Will seek and toil until returned to course
Of grievances I sang to every crowd
Befriended both the humble and the proud
Each formed conjecture in their own mind
As though to my secrets they were blind

My secrets are buried within my grief
Yet to the eye and ear, that’s no relief
Body and soul both unveiled in trust
Yet sight of soul for body is not a must
The flowing air in this reed is fire
Extinct, if with passion won’t inspire

Fire of love is set upon the reed
Passion of love this wine will gladly feed
Reed is match for he who love denied
Our secrets unveiled, betrayed, defied
Who has borne deadly opium like the reed?
Or lovingly to betterment guide and lead?

Of the bloody path, will tell many a tale
Of Lover’s love, even beyond the veil
None but the fool can hold wisdom dear
Who will care for the tongue if not ear?
In this pain, of passing days we lost track
Each day carried the pain upon its back

If days pass, let them go without fear
You remain, near, clear, and so dear
Only the fish will unquenchingly thirst
Surely passing of time, the hungry curst
State of the cooked is beyond the raw
The wise in silence gladly withdraw

Cut the chain my son, and release the pain
Silver rope and golden thread, must refrain
If you try to fit the ocean in a jug
How small will be your drinking mug?
Never filled, ambitious boy, greedy girl
Only if satisfied, oyster makes pearl

Whoever lovingly lost shirt on his back
Was cleansed from greed and wanton attack
Rejoice in our love, which would trade
Ailments, of every shade and every grade
With the elixir of self-knowing, chaste
With Hippocratic and Galenic taste

Body of dust from love ascends to the skies
The dancing mountain thus begins to rise
It was the love of the Soul of Mount Sinai
Drunken mountain, thundering at Moses, nigh

If coupled with those lips that blow my reed
Like the reed in making music I succeed;
Whoever away from those lips himself found
Lost his music though made many a sound
When the flower has withered, faded away
The canary in praise has nothing to say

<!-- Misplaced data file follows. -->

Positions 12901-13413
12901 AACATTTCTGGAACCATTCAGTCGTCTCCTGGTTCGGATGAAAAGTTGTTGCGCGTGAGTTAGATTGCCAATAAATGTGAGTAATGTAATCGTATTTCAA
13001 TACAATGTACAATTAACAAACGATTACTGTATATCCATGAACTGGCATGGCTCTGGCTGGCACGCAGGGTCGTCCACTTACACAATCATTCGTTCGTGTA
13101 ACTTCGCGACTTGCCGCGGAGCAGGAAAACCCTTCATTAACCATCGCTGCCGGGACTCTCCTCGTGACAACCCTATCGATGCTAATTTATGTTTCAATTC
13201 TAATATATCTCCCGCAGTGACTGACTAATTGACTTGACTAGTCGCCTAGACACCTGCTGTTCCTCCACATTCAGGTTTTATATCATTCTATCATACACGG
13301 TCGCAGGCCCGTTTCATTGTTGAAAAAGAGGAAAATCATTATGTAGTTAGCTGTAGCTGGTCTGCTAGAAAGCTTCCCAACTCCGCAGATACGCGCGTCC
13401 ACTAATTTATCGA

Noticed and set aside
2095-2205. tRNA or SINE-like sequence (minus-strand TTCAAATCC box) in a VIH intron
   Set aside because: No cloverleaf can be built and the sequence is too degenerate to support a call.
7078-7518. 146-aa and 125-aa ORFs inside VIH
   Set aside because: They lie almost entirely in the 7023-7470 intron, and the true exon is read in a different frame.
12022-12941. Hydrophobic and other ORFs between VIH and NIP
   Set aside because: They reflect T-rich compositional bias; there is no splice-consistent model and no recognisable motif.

All is the beloved, the lover is the veil
Alive is the beloved, the lover in death wail
Fearless love will courageously dare
Like a bird that’s in flight without a care
How can I be aware, see what’s around
If there is no showing light or telling sound?

Seek the love that cannot be confined
Reflection in the mirror is object defined
Do you know why the mirror never lies?
Because keeping a clean face is its prize
Friends, listen to the tale of this reed
For it is the story of our life, indeed!

Another version by Farid Ayaz & co which has it’s own desi touch and charm:

Zehaal-e-Miskeen -~Amir Khusrau


Khusrau was a master of  Persian ( which used to be the language of the court) as well as  Brij Bhasha ( the language of the common man) .

Zehaal -e Miskeen is a master piece written in both the languages in Persian (bold) and Brij Bhasha (italics). In the first verse, the first line is in Persian, the second in Brij Bhasha, the third in Persian again, and the fourth in Brij Bhasha. In the remaining verses, the first two lines are in Persian, the last two in Brij Bhasha. The poem expresses the agony of separation from the beloved,  in both the languages with a superb fusion…which to my understanding signifies how different yet similiar is the expression of the agony of separation amongst the elite ( representing Persian) and the common man ( through Braj Bhasha).

Zehal-e miskin makun taghaful, duraye naina banaye batiyan
Ki taab-e hijran nadaram ay jaan, na leho kaahe lagaye chhatiyan.

 Do not overlook my misery by blandishing your eyes,
and weaving tales; My patience has over-brimmed,
O sweetheart, why do you embrace me.

Shaban-e hijran daraz chun zulf wa roz-e waslat cho umr kotah;
Sakhi piya ko jo main na dekhun to kaise kaatun andheri ratiyan.

 Long like curls in the night of separation,
short like life on the day of our union;
My dear, how will I pass the dark dungeon night
without your face before.

Yakayak az dil do chashm-e jadoo basad farebam baburd taskin;
Kise pari hai jo jaa sunaave piyare pi ko hamaari batiyan.

 Suddenly, using a thousand tricks, the enchanting eyes robbed me
of my tranquil mind; Who would care to go
and report this matter to my beloved?

Cho sham’a sozan cho zarra hairan hamesha giryan be ishq aan meh;
Na neend naina na ang chaina na aap aaven na bhejen patiyan.

 Tossed and bewildered, like a flickering candle,
I roam about in the fire of love;
Sleepless eyes, restless body,
neither comes she, nor any message.

 Bahaqq-e roz-e wisal-e dilbar ki daad mara ghareeb Khusrau;